It’s time for a joined up approach on certification

BIM certification is now established, so perhaps the providers themselves should gain UKAS accreditation, says Dan Rossiter, senior BIM communicator at BRE.

BIM certification is quickly transitioning from a niche qualification to an established and recognised industry benchmark. At the time of writing, I am able to identify 32 different organisations that have achieved business certification in BIM from four different providers: 16 from BRE Global, eight with BSI, four with Lloyd’s Register, and a further four with Ocean Certification. And, of course, there are many more currently being processed.

The impact of these schemes has been notable. BIM was mandated by central government as it was hypothesised that it would allow the government to achieve improvements in the cost, value, and carbon performance of its assets.

A key factor then is to ensure the capability and capacity of the supply chain to achieve these improvements. Certification schemes have been developed to achieve this by allowing organisations to present an independent assessment of their organisation as evidence of capability. This is also reflected within PAS 91 as BIM certification is included as an allowable exemption from table 8.

As an auditor for a BIM certification scheme, I often speak to organisations that we have audited, as well as those we have not (we are still friends despite the loss of business!). Consistently, I am hearing the benefits of PQQ exemptions, particularly from organisations whose work is mostly through the public sector to the point where the cost of certification is more than recovered through the time saved, in many cases providing a ROI of less than 12 months.

There is also growing evidence of an additional business benefit. I am often told that to complete BIM certification organisations conduct an internal review of their processes, during which they identify weaknesses and make improvements. This not only paves the way to BIM certification but also to greater efficiency through improved business processes. 

More interesting, however, are the conversations I have with organisations who are not certified. 

It appears that failing to win work is a key trigger to investigating certification. Following the initiation of the BIM Level 2 mandate earlier this year, clients have been steadily becoming better informed around BIM, as a consequence the ability to demonstrate BIM competency can (and has been) the determining factor as to whether an organisation is successful when tendering for a project.

Many of the Tier 1 contractors already certificated dominate the national frameworks, meaning that their certification is providing them with a competitive advantage against their competitors who do not.

It appears then that the question isn’t “can you afford to be certificated?”, but rather “can you afford not to be certificated?”. However, there are of course some outstanding issues around certification.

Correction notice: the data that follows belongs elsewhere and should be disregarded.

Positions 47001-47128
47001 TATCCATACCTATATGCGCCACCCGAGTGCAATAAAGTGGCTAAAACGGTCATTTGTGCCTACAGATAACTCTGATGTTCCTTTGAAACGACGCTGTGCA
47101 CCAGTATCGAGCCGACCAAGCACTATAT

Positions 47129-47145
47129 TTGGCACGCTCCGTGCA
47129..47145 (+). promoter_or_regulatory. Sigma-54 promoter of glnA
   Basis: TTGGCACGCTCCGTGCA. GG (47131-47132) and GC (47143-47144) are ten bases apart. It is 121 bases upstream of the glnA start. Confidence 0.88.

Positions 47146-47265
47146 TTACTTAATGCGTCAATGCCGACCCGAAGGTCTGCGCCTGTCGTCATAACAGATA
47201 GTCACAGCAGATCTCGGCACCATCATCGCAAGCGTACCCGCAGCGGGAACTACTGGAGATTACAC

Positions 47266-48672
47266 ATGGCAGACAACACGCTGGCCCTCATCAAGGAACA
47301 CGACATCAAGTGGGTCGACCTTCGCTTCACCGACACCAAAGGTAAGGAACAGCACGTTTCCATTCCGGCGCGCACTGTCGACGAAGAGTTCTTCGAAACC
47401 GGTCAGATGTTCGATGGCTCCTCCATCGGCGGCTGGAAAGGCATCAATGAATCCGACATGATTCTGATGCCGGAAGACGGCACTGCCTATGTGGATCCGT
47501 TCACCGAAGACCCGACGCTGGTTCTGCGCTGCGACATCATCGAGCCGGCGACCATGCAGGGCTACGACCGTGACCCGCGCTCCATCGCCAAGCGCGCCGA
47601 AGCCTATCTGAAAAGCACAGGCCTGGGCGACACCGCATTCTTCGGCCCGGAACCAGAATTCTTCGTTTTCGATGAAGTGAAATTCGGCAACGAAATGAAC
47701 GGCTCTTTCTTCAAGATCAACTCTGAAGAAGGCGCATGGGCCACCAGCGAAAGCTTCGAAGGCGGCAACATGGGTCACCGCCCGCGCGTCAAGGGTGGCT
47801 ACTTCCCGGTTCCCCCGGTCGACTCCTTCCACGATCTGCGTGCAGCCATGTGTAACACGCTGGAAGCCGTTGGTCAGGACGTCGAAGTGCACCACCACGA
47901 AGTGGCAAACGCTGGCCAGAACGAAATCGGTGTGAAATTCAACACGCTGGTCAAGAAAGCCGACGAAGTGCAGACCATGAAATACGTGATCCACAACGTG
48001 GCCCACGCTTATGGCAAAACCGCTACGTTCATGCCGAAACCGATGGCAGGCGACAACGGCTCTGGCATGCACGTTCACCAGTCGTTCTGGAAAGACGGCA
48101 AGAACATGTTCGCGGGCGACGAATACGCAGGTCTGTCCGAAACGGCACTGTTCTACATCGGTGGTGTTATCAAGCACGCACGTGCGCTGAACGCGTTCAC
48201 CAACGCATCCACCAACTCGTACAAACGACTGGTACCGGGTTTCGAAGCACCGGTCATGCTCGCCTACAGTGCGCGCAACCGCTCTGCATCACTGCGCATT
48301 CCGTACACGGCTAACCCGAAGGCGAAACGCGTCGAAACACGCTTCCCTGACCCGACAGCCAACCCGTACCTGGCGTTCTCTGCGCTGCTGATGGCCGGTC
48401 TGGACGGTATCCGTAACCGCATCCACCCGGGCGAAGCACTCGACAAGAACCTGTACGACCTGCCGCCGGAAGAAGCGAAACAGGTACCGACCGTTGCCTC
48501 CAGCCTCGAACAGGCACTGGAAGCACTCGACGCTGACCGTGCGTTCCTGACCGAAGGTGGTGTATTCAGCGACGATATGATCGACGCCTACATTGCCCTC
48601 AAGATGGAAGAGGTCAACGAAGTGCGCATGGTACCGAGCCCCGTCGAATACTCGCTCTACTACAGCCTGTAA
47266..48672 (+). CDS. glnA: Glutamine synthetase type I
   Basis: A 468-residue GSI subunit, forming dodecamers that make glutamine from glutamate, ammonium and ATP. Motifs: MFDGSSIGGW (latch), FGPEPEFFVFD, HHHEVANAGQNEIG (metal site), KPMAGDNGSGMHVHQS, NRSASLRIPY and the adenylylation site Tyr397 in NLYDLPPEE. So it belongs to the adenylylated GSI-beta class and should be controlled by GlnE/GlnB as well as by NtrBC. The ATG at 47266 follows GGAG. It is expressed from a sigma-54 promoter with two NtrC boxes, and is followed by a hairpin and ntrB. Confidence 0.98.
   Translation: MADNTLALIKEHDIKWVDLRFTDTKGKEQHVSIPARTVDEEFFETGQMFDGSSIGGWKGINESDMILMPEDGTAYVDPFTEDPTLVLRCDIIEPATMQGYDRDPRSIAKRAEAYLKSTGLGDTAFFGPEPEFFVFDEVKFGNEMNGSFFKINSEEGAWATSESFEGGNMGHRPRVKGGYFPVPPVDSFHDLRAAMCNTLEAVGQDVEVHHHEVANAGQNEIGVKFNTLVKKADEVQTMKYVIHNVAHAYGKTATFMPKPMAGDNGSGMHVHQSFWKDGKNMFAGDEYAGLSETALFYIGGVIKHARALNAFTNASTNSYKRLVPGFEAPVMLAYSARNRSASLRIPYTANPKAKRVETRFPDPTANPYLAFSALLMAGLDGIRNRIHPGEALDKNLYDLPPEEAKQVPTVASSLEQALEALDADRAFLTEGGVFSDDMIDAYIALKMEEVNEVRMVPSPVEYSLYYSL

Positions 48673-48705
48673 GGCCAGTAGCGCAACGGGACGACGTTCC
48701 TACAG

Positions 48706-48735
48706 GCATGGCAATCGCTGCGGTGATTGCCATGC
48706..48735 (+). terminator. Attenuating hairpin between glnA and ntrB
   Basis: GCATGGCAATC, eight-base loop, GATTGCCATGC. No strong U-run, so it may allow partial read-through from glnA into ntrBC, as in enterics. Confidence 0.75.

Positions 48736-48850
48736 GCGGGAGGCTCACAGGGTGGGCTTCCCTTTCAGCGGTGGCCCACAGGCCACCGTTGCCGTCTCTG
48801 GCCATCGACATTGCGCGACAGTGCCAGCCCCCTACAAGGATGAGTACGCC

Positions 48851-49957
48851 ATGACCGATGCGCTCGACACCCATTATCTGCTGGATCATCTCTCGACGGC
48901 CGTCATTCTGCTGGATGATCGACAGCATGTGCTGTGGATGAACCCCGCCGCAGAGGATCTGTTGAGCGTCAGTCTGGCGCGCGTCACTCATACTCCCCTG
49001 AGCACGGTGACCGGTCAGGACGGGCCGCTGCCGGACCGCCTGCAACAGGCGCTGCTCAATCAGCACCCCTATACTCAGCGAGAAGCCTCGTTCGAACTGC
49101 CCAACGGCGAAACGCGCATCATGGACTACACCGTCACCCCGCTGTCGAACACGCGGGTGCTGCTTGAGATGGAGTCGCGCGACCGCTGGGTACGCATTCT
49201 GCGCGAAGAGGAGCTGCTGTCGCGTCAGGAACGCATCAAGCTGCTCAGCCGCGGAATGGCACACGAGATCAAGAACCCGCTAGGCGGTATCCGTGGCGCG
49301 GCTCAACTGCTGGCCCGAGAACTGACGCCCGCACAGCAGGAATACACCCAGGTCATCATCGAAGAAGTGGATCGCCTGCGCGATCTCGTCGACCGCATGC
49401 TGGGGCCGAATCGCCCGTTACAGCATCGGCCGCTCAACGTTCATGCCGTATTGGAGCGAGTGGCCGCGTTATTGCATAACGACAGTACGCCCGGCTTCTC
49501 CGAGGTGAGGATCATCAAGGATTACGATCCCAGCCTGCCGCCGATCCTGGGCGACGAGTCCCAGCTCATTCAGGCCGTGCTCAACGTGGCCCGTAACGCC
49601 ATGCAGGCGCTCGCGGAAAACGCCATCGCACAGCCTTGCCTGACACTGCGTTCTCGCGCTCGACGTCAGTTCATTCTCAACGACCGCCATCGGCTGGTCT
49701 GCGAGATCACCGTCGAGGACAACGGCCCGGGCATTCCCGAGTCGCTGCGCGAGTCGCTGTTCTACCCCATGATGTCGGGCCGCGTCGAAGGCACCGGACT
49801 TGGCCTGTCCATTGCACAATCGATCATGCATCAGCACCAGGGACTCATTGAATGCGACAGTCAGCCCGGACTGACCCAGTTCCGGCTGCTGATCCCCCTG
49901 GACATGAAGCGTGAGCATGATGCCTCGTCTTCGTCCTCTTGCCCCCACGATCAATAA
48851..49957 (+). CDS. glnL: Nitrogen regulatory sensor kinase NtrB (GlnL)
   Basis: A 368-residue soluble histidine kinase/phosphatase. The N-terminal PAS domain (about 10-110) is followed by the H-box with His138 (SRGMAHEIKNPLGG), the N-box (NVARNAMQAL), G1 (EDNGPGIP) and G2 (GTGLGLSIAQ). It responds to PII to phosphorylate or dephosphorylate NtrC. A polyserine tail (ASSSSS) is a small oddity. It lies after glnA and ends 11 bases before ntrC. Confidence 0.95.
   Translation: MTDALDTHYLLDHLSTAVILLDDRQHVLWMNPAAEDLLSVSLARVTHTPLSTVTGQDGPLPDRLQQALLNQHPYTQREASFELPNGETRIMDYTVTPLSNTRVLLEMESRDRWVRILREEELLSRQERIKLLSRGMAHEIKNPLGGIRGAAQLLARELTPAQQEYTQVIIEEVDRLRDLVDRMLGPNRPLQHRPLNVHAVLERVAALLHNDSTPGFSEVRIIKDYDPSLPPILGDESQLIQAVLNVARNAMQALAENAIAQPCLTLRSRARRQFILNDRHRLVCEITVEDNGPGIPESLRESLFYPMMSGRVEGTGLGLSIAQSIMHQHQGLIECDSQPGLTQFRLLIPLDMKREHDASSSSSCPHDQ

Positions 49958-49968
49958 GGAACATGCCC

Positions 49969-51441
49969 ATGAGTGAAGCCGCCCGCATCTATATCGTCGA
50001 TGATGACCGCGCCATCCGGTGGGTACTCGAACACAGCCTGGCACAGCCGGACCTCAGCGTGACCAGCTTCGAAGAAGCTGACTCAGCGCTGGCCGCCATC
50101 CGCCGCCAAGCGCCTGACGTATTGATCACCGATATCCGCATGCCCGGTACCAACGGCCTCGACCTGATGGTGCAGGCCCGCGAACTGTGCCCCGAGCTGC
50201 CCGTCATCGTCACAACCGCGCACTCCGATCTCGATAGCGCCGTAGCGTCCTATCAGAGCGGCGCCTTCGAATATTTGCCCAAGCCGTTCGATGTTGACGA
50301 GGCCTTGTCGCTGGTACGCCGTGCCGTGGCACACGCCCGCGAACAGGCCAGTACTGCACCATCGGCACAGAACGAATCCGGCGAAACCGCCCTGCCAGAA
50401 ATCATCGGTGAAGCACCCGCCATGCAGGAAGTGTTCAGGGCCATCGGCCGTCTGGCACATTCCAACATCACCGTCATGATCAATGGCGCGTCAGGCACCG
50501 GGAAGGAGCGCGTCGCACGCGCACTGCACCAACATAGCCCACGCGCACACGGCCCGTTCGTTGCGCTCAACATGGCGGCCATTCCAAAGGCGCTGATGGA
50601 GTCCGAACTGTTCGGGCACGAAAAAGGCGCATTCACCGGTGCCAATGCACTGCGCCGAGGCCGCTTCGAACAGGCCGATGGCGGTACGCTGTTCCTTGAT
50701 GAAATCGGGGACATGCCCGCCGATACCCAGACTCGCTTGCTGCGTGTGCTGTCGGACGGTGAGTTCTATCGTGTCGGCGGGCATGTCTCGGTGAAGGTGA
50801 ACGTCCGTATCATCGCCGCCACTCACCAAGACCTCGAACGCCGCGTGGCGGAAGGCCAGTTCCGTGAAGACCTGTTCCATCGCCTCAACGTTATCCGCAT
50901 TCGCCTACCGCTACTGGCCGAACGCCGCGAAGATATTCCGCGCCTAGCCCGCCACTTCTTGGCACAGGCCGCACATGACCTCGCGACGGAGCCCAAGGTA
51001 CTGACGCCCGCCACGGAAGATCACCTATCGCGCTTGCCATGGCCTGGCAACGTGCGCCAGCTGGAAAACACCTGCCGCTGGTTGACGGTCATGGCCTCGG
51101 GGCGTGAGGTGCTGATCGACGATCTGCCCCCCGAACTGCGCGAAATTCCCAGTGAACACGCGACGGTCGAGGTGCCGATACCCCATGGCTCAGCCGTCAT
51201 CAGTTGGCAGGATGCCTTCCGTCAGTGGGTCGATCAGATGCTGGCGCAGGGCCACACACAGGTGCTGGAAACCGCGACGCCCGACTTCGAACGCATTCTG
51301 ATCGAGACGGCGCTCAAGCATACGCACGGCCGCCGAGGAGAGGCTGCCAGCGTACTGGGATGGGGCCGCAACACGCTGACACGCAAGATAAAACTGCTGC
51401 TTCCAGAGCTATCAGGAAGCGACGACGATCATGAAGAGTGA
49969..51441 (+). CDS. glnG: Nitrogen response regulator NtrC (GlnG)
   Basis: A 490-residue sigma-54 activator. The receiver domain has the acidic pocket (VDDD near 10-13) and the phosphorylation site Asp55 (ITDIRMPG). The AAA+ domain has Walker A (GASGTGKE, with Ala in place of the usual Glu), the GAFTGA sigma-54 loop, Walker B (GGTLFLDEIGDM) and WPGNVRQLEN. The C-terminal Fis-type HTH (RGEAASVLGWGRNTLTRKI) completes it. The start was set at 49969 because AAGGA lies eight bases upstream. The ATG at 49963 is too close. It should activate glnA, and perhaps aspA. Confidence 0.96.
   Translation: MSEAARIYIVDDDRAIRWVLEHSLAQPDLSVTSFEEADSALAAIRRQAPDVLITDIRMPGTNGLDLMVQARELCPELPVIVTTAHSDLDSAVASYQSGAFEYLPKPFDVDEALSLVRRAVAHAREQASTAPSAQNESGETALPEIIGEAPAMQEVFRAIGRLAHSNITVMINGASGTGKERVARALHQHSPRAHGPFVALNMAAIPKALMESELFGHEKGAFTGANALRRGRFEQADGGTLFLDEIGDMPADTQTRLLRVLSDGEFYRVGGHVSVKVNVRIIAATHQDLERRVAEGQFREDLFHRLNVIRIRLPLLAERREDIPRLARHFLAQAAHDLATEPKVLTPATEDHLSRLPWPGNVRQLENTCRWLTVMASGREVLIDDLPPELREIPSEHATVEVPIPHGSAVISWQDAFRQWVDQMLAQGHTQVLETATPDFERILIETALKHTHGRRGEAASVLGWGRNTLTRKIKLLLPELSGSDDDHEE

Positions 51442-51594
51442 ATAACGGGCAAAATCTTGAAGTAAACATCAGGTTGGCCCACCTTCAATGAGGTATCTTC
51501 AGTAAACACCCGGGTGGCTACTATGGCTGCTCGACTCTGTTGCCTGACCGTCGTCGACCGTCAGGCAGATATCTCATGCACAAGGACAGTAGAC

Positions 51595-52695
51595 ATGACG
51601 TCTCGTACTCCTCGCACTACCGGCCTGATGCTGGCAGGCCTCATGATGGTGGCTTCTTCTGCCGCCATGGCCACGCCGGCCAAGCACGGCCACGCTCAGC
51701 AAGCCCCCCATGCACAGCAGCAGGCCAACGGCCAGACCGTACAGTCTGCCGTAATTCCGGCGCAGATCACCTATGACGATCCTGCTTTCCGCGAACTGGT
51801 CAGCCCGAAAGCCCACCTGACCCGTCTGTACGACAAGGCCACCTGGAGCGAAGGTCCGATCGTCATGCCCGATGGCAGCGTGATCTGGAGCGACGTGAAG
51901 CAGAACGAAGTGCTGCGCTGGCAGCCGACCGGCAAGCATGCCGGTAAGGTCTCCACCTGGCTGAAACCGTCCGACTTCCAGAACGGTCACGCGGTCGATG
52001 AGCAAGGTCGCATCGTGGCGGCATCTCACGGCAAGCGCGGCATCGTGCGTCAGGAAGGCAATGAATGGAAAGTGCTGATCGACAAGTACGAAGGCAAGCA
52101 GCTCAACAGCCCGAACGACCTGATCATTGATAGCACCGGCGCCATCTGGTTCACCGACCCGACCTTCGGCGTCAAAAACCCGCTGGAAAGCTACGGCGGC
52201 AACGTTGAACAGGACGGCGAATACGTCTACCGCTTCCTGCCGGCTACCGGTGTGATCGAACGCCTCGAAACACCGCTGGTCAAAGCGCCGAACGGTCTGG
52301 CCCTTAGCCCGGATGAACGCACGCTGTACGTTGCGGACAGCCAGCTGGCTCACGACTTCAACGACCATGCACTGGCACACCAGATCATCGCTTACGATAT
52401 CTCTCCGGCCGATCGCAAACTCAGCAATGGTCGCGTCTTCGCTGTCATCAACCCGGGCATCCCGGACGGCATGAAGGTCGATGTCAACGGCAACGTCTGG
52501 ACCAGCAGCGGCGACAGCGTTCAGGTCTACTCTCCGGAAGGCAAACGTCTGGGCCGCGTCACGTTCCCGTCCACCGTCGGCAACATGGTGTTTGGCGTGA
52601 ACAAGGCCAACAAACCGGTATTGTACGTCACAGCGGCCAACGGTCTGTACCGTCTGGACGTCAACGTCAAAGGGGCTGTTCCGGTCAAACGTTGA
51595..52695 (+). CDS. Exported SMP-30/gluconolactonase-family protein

Each of the current certification schemes has been developed independently, with no oversight or accreditation from the United Kingdom Accreditation Service (UKAS). This is not uncommon, and does not suggest the schemes are substandard in any way, not least because the aforementioned providers also provide UKAS-accredited services in related areas. However, what about any future certification schemes from other unaccredited organisations? Some oversight from UKAS would help ensure that future schemes are similarly robust and joined up.

There is also an issue around language. Currently there is much confusion around terms such as verification, accreditation, and certification. ISO 17000 defines certification as an attestation of products, processes, systems or persons; and accreditation as attestation of an assessment body. There is however, no definition of verification; providing confusion within the industry as to whether organisations need to be accredited, verified, or certificated.

With central government’s target of validating information received from the supply chain from October this year, it is clear that the benefits of demonstrating BIM capability will only increase. 

I am sure that all of the aforementioned BIM certification providers would welcome the opportunity to be UKAS accredited (or equivalent). As with any product, person, or service; there is real value in being validated through an independent assessment.

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  1. Yes please!

    At least then all of our comparisons would be working from the same basis and businesses can make informed decisions.

  2. Great timing and very much on point; it is so important that the industry moves forward as one when it comes to stamping companies as BIM Level 2 able otherwise there is a risk of one certifier / accreditor being perceived as better than another which will lead to unintended fragmentation

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